Chapter
This chapter defines a stochastic counterpart to the homogeneous deterministic epidemic model introduced in Chapter 1. The model considers a homogeneous community of individuals that mix uniformly, meaning that there is no social structure in the community. The word “mix” is used in the sense of engaging in a type of contact that may possibly lead...
Chapter
Chapters 5, 13 and 14 presented methods for making inference about infectious diseases from available data. This is of course one of the main motivations for modeling: learning about important features, such as R₀, the initial growth rate, potential outbreak sizes and what effect different control measures might have in the context of specific infe...
Chapter
This chapter first considers the case when individuals differ only in infectivity, which means that one can in a sense, simply work with the “average” individual. It then exposes a crucial, but hitherto hidden, assumption, namely that the contact process is uniform. If, in contrast, the population is represented by a spatial lattice or a social net...
Chapter
The treatment of hospital patients suffering from bacterial infections is increasingly hampered by antibiotic resistance. When the means of curing infections diminish, the prevention of infection gains importance. If we want to ascertain the effectiveness of various potential control measures, we need to know whether cross-transmission or opportuni...
Chapter
The basic reproduction number (or ratio) R₀ is arguably the most important quantity in infectious disease epidemiology. It is among the quantities most urgently estimated for infectious diseases in outbreak situations, and its value provides insight when designing control interventions for established infections. From a theoretical point of view R₀...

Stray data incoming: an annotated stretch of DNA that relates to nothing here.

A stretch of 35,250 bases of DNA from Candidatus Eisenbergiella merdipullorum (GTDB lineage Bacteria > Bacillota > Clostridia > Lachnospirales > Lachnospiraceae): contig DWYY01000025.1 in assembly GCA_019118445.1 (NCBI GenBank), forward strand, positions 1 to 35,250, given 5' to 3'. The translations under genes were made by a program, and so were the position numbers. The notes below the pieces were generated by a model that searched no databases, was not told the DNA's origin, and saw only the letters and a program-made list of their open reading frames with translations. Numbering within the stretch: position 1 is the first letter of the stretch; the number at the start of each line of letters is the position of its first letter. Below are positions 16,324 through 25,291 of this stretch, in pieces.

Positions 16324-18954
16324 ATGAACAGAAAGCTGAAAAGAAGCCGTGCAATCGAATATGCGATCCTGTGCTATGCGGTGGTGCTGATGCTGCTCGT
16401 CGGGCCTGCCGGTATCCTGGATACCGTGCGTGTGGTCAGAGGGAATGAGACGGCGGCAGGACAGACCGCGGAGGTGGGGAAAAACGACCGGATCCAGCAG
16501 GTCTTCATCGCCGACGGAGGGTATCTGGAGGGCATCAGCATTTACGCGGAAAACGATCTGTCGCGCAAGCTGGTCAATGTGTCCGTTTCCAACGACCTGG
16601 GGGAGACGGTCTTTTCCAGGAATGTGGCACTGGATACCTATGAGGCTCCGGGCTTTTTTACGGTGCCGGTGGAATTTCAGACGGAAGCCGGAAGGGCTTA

Book
Mathematical modeling is critical to our understanding of how infectious diseases spread at the individual and population levels. This book gives readers the necessary skills to correctly formulate and analyze mathematical models in infectious disease epidemiology, and is the first treatment of the subject to integrate deterministic and stochastic...
Chapter
This chapter presents a selection of methods to estimate a value of the basic reproduction number R₀ from a variety of available data. The estimation of R₀ is important, as these play a major role, for example, in gauging outbreak potential, and in public health decisions on prevention and control effort. The chapter focuses on three topics: (i) ge...
Chapter
This chapter describes methods for making inferences about key epidemiological parameters from available data. The chapter presents the powerful statistical method called maximum-likelihood (ML) which is illustrated in the context of a simple transmission model for intensive care units (ICU). This is further developed to derive estimators for the p...
Chapter
Chapters 5, 13 and 14 presented methods for making inference about. infectious diseases from available data. This is of course one of the main motivations for modeling: learning about important features, such as R, the initial growth rate, potential outbreak sizes and what effect different control measures might have in the context of specific infe...
Chapter
This chapter discusses the case of an epidemic in a closed population. Closed means that demographic turnover, emigration, and immigration are not considered. The following questions may be asked: Does this cause an epidemic? If so, at what rate does the number of infected hosts increase during the rise of the epidemic? What proportion of the popul...
Chapter